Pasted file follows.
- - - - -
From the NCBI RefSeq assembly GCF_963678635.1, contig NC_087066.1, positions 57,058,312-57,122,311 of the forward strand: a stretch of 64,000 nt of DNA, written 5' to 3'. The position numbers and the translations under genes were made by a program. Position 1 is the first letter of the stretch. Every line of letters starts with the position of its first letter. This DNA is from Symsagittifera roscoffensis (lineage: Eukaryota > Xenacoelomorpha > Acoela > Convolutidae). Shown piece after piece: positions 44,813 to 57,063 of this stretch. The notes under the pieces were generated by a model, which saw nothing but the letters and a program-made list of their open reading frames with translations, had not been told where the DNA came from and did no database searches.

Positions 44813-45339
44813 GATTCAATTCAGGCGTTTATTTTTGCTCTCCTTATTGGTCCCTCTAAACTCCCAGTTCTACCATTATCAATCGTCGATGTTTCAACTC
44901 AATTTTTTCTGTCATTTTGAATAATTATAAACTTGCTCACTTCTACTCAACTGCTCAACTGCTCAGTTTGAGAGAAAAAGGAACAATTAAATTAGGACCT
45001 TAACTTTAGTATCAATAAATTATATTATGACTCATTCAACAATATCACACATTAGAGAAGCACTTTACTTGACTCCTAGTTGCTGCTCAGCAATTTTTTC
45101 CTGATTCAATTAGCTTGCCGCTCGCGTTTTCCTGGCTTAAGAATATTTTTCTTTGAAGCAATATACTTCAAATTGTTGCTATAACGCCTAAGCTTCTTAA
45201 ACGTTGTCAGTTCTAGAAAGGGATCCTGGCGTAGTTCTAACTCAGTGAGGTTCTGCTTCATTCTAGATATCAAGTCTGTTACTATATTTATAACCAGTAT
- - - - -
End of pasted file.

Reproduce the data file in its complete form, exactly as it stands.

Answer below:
From the NCBI RefSeq assembly GCF_963678635.1, contig NC_087066.1, positions 57,058,312-57,122,311 of the forward strand: a stretch of 64,000 nt of DNA, written 5' to 3'. The position numbers and the translations under genes were made by a program. Position 1 is the first letter of the stretch. Every line of letters starts with the position of its first letter. This DNA is from Symsagittifera roscoffensis (lineage: Eukaryota > Xenacoelomorpha > Acoela > Convolutidae). Shown piece after piece: positions 44,813 to 57,063 of this stretch. The notes under the pieces were generated by a model, which saw nothing but the letters and a program-made list of their open reading frames with translations, had not been told where the DNA came from and did no database searches.

Positions 44813-45339
44813 GATTCAATTCAGGCGTTTATTTTTGCTCTCCTTATTGGTCCCTCTAAACTCCCAGTTCTACCATTATCAATCGTCGATGTTTCAACTC
44901 AATTTTTTCTGTCATTTTGAATAATTATAAACTTGCTCACTTCTACTCAACTGCTCAACTGCTCAGTTTGAGAGAAAAAGGAACAATTAAATTAGGACCT
45001 TAACTTTAGTATCAATAAATTATATTATGACTCATTCAACAATATCACACATTAGAGAAGCACTTTACTTGACTCCTAGTTGCTGCTCAGCAATTTTTTC
45101 CTGATTCAATTAGCTTGCCGCTCGCGTTTTCCTGGCTTAAGAATATTTTTCTTTGAAGCAATATACTTCAAATTGTTGCTATAACGCCTAAGCTTCTTAA
45201 ACGTTGTCAGTTCTAGAAAGGGATCCTGGCGTAGTTCTAACTCAGTGAGGTTCTGCTTCATTCTAGATATCAAGTCTGTTACTATATTTATAACCAGTAT